In many countries around the world inequality did decrease over the past generation and this might give us some confidence that further reductions of inequality are indeed possible. But you need to be extremely optimistic about the future of inequality to believe that all countries will achieve the very low inequality of Denmark. Again, I assumed it here to calculate the minimum growth necessary. If you believe that this scenario is not realistic then the implication is that the necessary economic growth to reduce global poverty will in reality be higher.
An even more optimistic scenario would be to expect that perfect equality between every single person in the world could be achieved. The richest person in the world would live on $30 per day – just above the poverty line – and the poorest person too. Even then very substantial economic growth would be needed to end global poverty: the world economy would need to more than double.12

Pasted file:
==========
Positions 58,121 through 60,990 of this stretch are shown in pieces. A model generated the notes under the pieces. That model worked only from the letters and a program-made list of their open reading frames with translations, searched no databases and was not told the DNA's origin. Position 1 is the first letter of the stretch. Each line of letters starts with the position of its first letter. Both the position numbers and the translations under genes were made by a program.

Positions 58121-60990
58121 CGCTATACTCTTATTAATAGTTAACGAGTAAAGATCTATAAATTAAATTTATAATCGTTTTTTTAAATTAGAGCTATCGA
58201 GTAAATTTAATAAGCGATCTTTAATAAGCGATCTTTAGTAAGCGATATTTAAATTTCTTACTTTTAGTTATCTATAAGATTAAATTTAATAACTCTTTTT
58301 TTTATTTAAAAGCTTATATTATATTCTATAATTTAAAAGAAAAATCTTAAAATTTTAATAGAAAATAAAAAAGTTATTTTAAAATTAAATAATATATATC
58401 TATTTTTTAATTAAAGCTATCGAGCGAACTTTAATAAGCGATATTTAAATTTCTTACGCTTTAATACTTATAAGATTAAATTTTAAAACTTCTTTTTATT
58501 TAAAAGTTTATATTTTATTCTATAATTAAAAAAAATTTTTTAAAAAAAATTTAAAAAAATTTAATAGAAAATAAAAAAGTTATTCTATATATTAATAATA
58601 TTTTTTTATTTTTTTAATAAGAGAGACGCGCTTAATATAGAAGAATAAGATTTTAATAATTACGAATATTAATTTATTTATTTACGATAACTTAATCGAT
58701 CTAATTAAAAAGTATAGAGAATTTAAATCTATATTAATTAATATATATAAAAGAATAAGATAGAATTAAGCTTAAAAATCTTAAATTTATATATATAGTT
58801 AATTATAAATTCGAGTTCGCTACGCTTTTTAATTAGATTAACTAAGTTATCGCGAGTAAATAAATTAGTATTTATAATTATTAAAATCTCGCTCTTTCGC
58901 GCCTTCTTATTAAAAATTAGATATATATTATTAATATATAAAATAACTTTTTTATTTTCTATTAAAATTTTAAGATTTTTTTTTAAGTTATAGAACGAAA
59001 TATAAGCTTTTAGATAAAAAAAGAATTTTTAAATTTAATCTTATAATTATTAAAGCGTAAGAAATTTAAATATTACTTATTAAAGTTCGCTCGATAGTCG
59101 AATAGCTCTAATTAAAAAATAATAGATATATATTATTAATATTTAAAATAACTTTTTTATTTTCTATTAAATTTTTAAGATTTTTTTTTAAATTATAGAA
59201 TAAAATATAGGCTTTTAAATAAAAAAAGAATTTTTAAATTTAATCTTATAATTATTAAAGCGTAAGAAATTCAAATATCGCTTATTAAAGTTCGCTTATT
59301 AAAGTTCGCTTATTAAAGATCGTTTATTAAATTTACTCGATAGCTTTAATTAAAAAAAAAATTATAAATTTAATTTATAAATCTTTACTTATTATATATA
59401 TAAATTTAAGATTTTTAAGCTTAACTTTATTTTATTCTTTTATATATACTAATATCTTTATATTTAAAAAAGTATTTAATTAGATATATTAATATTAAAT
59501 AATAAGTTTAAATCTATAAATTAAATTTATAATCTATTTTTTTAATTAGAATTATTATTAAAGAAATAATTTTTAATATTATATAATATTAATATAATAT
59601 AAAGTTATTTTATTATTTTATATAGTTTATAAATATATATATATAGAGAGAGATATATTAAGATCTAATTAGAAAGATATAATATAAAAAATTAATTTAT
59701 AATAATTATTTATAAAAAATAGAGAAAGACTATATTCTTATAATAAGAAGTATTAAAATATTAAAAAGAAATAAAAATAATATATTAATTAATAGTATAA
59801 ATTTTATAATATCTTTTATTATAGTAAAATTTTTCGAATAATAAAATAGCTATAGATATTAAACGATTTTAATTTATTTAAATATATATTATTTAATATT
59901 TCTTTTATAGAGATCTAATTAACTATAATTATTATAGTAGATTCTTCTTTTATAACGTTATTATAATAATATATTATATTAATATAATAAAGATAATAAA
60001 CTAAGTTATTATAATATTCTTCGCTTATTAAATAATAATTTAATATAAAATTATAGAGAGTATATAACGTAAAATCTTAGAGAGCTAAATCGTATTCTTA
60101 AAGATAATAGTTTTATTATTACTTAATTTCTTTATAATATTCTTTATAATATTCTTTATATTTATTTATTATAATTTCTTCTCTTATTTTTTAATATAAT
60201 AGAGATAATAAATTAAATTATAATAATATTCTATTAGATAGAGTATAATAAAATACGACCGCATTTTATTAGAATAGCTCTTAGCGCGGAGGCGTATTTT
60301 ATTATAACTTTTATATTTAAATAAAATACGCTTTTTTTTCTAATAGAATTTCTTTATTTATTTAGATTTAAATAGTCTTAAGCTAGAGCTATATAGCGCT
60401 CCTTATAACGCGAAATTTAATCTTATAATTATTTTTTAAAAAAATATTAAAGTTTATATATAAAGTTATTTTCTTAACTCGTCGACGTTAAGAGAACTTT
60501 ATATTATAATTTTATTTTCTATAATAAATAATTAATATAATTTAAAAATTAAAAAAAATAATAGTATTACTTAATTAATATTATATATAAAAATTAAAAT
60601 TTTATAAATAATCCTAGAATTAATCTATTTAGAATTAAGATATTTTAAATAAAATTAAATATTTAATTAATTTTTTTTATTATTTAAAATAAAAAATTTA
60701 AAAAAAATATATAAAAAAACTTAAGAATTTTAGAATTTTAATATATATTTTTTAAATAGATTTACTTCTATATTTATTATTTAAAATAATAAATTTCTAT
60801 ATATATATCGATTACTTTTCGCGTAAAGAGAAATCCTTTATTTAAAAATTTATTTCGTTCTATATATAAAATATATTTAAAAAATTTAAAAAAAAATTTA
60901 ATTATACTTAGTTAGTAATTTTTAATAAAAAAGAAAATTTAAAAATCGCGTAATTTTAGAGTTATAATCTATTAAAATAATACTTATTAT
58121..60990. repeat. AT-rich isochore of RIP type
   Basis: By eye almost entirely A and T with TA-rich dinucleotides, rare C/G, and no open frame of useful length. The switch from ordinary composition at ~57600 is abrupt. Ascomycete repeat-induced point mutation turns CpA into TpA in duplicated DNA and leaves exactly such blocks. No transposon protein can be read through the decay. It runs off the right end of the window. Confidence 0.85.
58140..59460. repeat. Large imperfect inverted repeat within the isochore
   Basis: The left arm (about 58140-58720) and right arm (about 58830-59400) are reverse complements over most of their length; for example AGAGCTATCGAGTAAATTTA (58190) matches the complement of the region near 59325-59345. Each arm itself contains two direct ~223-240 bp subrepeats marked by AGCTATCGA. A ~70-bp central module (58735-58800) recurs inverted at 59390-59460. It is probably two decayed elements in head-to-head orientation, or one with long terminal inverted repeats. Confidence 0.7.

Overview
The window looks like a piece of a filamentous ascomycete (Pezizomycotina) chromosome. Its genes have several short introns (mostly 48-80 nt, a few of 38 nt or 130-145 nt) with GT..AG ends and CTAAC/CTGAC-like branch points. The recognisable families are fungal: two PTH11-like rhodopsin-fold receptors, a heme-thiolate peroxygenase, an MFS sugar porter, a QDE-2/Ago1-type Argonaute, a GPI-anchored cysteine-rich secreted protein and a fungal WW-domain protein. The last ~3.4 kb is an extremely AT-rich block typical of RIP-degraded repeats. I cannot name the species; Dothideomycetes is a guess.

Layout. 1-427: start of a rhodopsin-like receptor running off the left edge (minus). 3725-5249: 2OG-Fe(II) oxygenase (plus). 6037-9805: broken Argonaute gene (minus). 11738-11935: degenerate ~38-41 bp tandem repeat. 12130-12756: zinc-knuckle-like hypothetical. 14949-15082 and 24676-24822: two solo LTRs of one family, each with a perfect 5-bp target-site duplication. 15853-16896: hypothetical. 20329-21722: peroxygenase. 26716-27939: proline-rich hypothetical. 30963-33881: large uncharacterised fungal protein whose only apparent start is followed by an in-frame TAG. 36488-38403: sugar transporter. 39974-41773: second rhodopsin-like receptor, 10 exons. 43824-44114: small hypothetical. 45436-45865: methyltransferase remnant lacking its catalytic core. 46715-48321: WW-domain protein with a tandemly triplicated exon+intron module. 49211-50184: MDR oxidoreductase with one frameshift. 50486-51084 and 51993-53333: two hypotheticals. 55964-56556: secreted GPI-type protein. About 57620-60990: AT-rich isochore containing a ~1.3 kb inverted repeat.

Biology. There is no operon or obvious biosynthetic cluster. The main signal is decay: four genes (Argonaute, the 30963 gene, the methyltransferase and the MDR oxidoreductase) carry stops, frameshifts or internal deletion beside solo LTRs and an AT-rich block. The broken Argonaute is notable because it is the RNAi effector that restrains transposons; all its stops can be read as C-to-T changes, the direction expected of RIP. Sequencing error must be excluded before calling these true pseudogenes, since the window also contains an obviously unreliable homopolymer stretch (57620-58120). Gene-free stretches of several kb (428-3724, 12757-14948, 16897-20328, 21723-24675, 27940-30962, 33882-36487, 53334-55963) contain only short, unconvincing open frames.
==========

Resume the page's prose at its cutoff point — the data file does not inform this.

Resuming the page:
This scenario is based on Denmark rather than the richer countries where a smaller share of the population live in poverty today
In this scenario I have based all calculations on Denmark. The country that actually has the lowest share of the population living in poverty is Norway, a country that is substantially richer than Denmark. Calculating the growth required for every country in the world to reach the average income of Norway would therefore yield higher necessary minimum growth.
The required economic growth in GDP terms will be higher than in household income terms